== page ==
Although we drive down the major roadways in Red Deer on a regular basis, we rarely ask how it was that these thoroughfares got their names. In our city, most are named after prominent residents and/or long time families.
Also, generally in Red Deer, when streets and avenues are named after individuals, only the surname is used. There are two exceptions to this rule. One is Kerry Wood Drive. The other is Molly Banister Drive in the Bower Place subdivision.
Madeleine Elizabeth (Molly) Manning was born in Newmarket, Ontario, on August 21, 1925. She grew up in Kenora, Ontario, where her father was a high school principal. In 1948, she graduated from the Wellesley Hospital School of Nursing in Toronto and then commenced nursing at the Toronto Hospital for Sick Children. That same year she married Robert (Bob) Banister, a student from Red Deer, Alberta, who was studying optometry at the University of Toronto.
In 1949, the Banisters moved to Red Deer to start their careers and to raise their family, which eventually consisted of three daughters, Joan, Madeleine and Barbara. Molly and Bob also soon became very involved in the community.
Molly became active with Gaetz United Church, serving as a member of the Board of Stewards, president of one of the local branches of the United Church Women (U.C.W.) and member of the manse committee. She also served as a Brownie leader and later as a Girl Guide commissioner from 1965 to 1970. Together with her husband Bob, she was active with the Alberta Council for Crippled Children.
In 1969, Molly and Bob helped to organize the Red Deer International Folk Festival, with Molly serving as the chair of the Ethnic Arts and Crafts section for many years. In the 1970’s Molly helped to found the Red Deer and District Museum Society. She became the chair of the fundraising drive to build a museum building, which quickly exceeded its $175,000 target by tens of thousands of dollars. Following the completion of the Museum and Archives building, Molly became the founding chair of the Waskasoo Museum Foundation.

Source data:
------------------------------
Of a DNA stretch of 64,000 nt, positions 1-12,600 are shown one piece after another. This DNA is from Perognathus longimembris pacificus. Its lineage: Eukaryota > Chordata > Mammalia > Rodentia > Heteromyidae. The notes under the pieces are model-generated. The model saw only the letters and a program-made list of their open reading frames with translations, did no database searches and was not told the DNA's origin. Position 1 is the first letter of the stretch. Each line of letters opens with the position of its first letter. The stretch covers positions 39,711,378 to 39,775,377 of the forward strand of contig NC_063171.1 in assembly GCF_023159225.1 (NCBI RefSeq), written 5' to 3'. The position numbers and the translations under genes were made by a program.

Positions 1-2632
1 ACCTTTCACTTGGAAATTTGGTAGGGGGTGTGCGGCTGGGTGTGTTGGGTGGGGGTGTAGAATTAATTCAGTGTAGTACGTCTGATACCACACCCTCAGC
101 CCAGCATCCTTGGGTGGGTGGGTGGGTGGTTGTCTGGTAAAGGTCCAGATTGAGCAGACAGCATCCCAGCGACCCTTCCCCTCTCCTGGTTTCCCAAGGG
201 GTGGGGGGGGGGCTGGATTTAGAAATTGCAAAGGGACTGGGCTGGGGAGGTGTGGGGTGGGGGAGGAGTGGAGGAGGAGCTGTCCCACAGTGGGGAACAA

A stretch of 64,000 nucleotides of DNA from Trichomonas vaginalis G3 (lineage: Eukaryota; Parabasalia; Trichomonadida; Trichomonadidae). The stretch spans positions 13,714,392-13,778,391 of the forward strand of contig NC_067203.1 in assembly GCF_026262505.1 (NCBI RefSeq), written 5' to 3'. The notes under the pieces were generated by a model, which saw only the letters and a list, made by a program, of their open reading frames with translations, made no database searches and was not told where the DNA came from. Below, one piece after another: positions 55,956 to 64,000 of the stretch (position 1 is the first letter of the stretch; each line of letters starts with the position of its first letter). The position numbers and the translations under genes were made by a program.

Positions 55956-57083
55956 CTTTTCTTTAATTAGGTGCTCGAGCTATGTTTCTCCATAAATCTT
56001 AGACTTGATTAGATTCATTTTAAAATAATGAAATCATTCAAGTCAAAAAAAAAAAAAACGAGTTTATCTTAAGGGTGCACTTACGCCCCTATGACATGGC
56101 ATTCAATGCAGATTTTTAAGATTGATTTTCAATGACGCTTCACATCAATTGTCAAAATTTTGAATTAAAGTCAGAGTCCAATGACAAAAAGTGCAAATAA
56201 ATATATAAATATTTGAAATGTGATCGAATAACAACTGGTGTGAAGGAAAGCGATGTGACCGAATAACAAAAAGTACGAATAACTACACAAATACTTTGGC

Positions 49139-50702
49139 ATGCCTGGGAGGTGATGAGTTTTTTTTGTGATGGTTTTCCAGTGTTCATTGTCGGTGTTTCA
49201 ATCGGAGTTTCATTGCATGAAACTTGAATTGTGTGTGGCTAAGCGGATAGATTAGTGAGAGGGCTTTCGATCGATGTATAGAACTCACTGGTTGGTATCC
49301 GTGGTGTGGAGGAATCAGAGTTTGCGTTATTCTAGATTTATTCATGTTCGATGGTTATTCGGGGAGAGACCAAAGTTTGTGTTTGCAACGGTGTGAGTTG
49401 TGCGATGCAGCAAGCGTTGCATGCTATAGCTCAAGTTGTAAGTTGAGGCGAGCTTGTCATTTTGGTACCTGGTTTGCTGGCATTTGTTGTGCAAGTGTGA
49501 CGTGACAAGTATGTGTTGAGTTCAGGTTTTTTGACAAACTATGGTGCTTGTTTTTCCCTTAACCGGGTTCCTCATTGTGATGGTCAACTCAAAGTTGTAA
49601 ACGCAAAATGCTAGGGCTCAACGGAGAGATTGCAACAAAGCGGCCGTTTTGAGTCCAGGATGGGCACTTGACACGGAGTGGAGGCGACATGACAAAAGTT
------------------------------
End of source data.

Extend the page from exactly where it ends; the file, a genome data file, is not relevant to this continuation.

In April 1977, Molly was named Woman of the Year by the Beta Sigma Phi Sorority. However, the day before she was named for this honour, she underwent her first surgery for cancer. It was a disease which she was to battle for the next seven years. In keeping with her strong spirit and desire to help others, Molly helped to found a local chapter of CanSurmount, a support group for people with cancer and their families.
Despite her illness, Molly remained active in many community organizations and projects. Although she was very modest and claimed anything that she accomplished was the result of a team effort with others, her volunteer work continued to win her major recognitions and honours. In 1978, she was named Red Deer Citizen of the Year by the Red Deer Chamber of Commerce. In 1980, she received a citation from the American Association of State and Local History for her role in creating a museum in Red Deer. In 1983, she was given the Heritage of Nursing Award from the Alberta Association of Registered Nurses.
In 1984, it was announced that Molly Banister had been named to the Order of Canada, our country’s highest honour. Shortly thereafter, she passed away from cancer on June 7, 1984. However, in a rare move, her Order of Canada was still presented, posthumously at a ceremony at Government House in Ottawa on October 3, 1984.
In February 1986, City Council decided to rename 28 Street “Molly Banister Drive” in recognition of this outstanding community volunteer and all of her many accomplishments.
Michael Dawe is a Red Deer historian and his column appears on Wednesdays.